"I am pleased to support efforts to protect all women in this country from domestic abuse and other forms of violence," Hartzler said in a statement. "Violence against women, in all its forms, is unacceptable."
A Hartzler spokesman told McClatchy that the statement was not intended to deceive.
This tactic was used by multiple House Republicans who voted 87-138 against final passage of VAWA. They voted for the failed GOP alternative. The final VAWA, which passed 78-22 in the Senate, cleared the House 286-138, with mostly Democratic votes.
Those Republicans want to protect themselves from right-wing challengers, who might invoke vote scorecards from groups like Heritage Action and the Club For Growth to call into question their conservative credentials. (Conservatives objected to expanded protections for gays and illegal immigrants, and questioned the constitutionality of tribal land provisions.) But the GOP lawmakers also don't want their constituents to know they ultimately voted against passage of legislation aimed at helping women who are victims of domestic violence and rape.
Western Pennsylvania Republican Reps. Keith Rothfus and Tim Murphy were called out by their local paper for issuing similar, misleading statements about their votes on VAWA -- "Rothfus Votes to Reauthorize Violence Against Women Act" and "Murphy Votes To Reauthorize Violence Against Women Act." Both voted for the GOP version but against final passage.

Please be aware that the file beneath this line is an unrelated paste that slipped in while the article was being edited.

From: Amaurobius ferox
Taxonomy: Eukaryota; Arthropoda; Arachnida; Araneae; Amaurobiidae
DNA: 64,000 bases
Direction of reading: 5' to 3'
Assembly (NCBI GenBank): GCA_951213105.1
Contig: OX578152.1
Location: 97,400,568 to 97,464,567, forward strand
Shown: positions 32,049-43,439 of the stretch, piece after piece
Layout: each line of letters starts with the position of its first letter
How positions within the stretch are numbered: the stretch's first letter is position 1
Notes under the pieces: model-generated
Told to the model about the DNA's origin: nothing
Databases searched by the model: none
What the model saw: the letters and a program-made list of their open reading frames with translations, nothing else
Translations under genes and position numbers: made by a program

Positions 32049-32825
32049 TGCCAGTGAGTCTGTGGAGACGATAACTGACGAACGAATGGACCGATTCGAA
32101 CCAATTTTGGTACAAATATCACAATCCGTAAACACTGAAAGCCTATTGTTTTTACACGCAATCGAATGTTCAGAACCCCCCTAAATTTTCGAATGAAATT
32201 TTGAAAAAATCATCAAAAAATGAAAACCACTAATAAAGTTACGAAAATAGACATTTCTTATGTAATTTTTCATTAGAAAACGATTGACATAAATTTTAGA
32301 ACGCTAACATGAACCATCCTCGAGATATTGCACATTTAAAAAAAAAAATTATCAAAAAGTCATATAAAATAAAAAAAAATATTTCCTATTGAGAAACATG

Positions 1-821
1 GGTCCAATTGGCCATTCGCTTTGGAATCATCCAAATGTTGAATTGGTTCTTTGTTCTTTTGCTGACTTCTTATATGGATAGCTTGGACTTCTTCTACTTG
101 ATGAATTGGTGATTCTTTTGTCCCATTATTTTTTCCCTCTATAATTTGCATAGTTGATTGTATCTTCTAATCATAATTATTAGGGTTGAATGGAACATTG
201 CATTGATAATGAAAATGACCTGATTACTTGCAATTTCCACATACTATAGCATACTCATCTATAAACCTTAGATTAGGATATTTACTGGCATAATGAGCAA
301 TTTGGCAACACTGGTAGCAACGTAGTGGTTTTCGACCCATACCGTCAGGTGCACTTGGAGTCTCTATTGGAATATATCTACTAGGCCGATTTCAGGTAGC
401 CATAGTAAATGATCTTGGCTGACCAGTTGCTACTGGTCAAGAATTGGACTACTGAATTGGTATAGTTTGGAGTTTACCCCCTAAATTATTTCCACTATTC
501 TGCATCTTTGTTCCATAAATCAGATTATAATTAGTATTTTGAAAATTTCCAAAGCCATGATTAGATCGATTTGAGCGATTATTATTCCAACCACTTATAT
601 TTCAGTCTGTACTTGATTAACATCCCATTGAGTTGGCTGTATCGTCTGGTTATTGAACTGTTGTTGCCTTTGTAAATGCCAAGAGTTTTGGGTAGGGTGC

As reported by MSNBC's Steve Benen, and picked up by Huffington Post, other Republican congressmen who touted their support for VAWA while voting against the final reauthorization included Reps. Tim Griffin (R-AR), Tim Walberg (R-MI) and Bill Johnson (R-OH).
Some Republicans were more forthcoming about how they handled their dilemma.
"Unfortunately," said Rep. Robert Pittenger (R-NC), "today Congress chose not to approve the most effective version of the Violence Against Women Act, but this will not deter me from continuing to support efforts to protect women."